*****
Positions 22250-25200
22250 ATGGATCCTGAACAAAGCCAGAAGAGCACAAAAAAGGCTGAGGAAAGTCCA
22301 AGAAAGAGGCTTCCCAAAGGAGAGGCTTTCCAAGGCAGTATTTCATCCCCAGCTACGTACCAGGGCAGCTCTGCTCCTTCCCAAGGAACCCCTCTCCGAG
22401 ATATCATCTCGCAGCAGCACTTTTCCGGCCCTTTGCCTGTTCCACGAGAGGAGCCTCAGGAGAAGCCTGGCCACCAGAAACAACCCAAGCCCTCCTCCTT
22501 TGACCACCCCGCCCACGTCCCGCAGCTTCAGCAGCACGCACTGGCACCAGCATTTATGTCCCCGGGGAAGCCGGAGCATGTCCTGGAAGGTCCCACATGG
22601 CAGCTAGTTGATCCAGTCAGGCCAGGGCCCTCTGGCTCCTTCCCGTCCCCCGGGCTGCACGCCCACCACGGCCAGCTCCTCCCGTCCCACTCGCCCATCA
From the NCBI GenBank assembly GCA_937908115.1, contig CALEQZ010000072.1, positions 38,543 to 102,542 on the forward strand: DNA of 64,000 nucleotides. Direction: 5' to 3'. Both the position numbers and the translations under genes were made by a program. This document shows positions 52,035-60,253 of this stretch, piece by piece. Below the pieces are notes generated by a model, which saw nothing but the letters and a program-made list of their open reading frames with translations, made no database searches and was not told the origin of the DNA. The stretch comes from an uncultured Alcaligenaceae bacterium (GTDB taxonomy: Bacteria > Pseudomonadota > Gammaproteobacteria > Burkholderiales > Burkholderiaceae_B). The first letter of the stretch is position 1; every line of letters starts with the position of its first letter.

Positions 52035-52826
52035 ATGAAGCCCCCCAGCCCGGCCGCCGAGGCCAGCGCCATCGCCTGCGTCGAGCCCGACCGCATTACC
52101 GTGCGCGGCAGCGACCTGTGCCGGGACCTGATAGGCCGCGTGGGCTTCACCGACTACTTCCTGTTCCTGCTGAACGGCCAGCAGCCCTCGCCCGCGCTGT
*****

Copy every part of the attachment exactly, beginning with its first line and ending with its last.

Positions 22250-25200
22250 ATGGATCCTGAACAAAGCCAGAAGAGCACAAAAAAGGCTGAGGAAAGTCCA
22301 AGAAAGAGGCTTCCCAAAGGAGAGGCTTTCCAAGGCAGTATTTCATCCCCAGCTACGTACCAGGGCAGCTCTGCTCCTTCCCAAGGAACCCCTCTCCGAG
22401 ATATCATCTCGCAGCAGCACTTTTCCGGCCCTTTGCCTGTTCCACGAGAGGAGCCTCAGGAGAAGCCTGGCCACCAGAAACAACCCAAGCCCTCCTCCTT
22501 TGACCACCCCGCCCACGTCCCGCAGCTTCAGCAGCACGCACTGGCACCAGCATTTATGTCCCCGGGGAAGCCGGAGCATGTCCTGGAAGGTCCCACATGG
22601 CAGCTAGTTGATCCAGTCAGGCCAGGGCCCTCTGGCTCCTTCCCGTCCCCCGGGCTGCACGCCCACCACGGCCAGCTCCTCCCGTCCCACTCGCCCATCA
From the NCBI GenBank assembly GCA_937908115.1, contig CALEQZ010000072.1, positions 38,543 to 102,542 on the forward strand: DNA of 64,000 nucleotides. Direction: 5' to 3'. Both the position numbers and the translations under genes were made by a program. This document shows positions 52,035-60,253 of this stretch, piece by piece. Below the pieces are notes generated by a model, which saw nothing but the letters and a program-made list of their open reading frames with translations, made no database searches and was not told the origin of the DNA. The stretch comes from an uncultured Alcaligenaceae bacterium (GTDB taxonomy: Bacteria > Pseudomonadota > Gammaproteobacteria > Burkholderiales > Burkholderiaceae_B). The first letter of the stretch is position 1; every line of letters starts with the position of its first letter.

Positions 52035-52826
52035 ATGAAGCCCCCCAGCCCGGCCGCCGAGGCCAGCGCCATCGCCTGCGTCGAGCCCGACCGCATTACC
52101 GTGCGCGGCAGCGACCTGTGCCGGGACCTGATAGGCCGCGTGGGCTTCACCGACTACTTCCTGTTCCTGCTGAACGGCCAGCAGCCCTCGCCCGCGCTGT